So there I was. Ahead of me, the light cast a white glare over the rough stone wall. I fumbled in my pocket. Holding my flashlight carefully, I read the parchment again.
To the wanderer through this den,
Comes this friendly warning from our pen.
Follow the river down to the fall,
Curve a half circle, then climb the wall.
The third step is fatal, so only take two,
Follow instructions exactly – nothing else will do!
I took a deep breath. Follow the river down to the fall. What did it all mean? I held the flashlight up high. There was no river. On the contrary, I was hemmed in by two massive stone walls on either side of me. Behind me snaked the long corridor I had come through and in front of me a massive oak door calmly awaited my next move.
Note: The following story is an Aesop fable re-written in the English style of the King James Version of the Bible.
Now it came to pass, that Carmi the son of Zerah, of the tribe of Judah, was a-dying, and he called his sons unto him, and he said unto them: Behold, I am old, and well stricken in age, and it shall come to pass, that when I die, ye shall forget all the commandments which I have given you: and shall go after your own way, seeking not to remain in the way of your fathers: but ye shall war one with another: and it shall come to pass, that whosoever findeth ye shall overcome you. Therefore shall ye lay up these my words in your heart and in your soul, and bind them for a sign upon your hand, that they may be as frontlets between your eyes.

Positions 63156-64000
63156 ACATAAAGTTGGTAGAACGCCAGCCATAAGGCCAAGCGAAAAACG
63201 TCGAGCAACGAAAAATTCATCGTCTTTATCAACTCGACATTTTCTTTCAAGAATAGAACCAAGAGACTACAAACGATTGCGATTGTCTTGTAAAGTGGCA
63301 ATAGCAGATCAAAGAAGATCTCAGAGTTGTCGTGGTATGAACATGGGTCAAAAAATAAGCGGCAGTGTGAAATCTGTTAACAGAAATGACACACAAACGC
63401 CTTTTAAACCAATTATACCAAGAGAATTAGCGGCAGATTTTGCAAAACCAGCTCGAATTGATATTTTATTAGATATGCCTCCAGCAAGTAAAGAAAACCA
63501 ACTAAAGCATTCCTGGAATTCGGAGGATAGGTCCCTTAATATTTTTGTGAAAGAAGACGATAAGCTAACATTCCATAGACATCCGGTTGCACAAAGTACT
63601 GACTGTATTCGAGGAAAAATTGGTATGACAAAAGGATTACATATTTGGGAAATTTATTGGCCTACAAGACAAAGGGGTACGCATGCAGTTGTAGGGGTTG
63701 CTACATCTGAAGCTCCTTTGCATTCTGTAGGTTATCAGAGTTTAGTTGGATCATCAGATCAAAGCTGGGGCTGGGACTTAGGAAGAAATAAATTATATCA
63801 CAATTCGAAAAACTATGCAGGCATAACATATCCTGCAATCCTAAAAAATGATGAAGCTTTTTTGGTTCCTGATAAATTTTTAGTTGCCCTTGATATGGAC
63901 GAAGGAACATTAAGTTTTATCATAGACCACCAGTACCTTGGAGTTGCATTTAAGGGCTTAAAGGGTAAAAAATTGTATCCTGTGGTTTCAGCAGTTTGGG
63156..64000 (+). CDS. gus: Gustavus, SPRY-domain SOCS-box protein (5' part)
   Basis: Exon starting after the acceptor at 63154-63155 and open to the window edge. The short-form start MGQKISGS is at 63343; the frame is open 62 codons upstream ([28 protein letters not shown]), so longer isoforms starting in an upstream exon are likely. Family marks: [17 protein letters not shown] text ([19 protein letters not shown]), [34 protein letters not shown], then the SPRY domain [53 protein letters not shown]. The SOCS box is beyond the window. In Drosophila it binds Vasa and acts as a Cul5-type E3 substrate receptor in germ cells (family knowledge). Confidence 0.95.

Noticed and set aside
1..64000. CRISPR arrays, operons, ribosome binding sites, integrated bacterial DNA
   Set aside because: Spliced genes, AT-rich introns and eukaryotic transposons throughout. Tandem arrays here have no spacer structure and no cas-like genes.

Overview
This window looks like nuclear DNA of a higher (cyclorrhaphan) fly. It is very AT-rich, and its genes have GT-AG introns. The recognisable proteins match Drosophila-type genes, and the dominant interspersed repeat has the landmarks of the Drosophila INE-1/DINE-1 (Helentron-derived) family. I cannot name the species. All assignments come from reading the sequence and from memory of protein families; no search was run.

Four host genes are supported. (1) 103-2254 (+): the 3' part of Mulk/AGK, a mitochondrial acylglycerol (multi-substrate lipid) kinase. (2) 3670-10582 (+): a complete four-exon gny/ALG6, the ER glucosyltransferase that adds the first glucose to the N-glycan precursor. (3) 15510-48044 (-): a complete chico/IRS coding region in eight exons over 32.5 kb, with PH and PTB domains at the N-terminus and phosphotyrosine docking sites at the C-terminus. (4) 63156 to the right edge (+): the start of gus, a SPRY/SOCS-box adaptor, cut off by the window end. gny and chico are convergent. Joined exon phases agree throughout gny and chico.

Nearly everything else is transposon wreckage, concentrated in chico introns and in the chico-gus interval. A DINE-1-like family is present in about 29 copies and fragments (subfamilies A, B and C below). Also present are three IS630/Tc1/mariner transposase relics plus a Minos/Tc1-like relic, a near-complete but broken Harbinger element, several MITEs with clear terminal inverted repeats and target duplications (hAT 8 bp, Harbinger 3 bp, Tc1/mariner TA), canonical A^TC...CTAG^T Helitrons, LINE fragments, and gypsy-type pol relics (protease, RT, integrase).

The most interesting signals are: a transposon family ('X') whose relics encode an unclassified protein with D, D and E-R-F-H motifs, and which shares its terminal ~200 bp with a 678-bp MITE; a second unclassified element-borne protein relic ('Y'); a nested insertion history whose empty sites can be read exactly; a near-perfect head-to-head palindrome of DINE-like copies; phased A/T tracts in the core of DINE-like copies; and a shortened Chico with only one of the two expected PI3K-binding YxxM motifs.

And the man Carmi had bound together a sheaf of arrows. And he commanded them that they should take up the arrows; for he wished to show somewhat unto his sons. And the son which was the son of the birthright took them up, and he said unto his father: What mean these arrows?
So there I was, buried under a sprawling, chaotic mass of thrashing arms and legs. Fury lent me a strength almost superhuman; with a mighty effort, I flung off the soldiers on top of me, rising to my feet.
I knew escape was hopeless, but that only goaded me into a greater rage. Like a bull I rushed at the head officer, Don Pedro Priego, only to be caught by a dozen of the bronzed veterans surrounding me.
For a second, I succeeded in flinging them off.
“No more!” I gasped, my anger almost choking me. “No more! Fleming though I am, I was a loyal servant of King Phillip, but I tell you no more! You take my money. Very well. I can earn more. You take my job. I can get another. You take my home. Yet I raise no protest. But you are not content! You are never content!” I spat each sentence out as though it were poisonous. Through narrow eyes I looked at him, and he met my stare with a gaze every bit as cold and icy. I tore myself out of the grip of a soldier who had seized my arm. “You are never content,” I repeated. “Now you want my life! Master-gunner on his Imperial Majesty’s Invincible Armada’s Rear Admiral’s flag ship! Slavery!”
You took a deep breath and glared down the grimy pipeline. “Eew!” you exclaimed. But your friend hissed in your ear, “Hurry!” and you knew that you had no choice.
You jumped in.
Brrr! but the water was cold, and Yuck! but the slime was disgusting, and Oof! but the smell was awful!
You endured it as best as you could, and just when you thought another second of this torture would make you vomit, you were spewed out into the open air.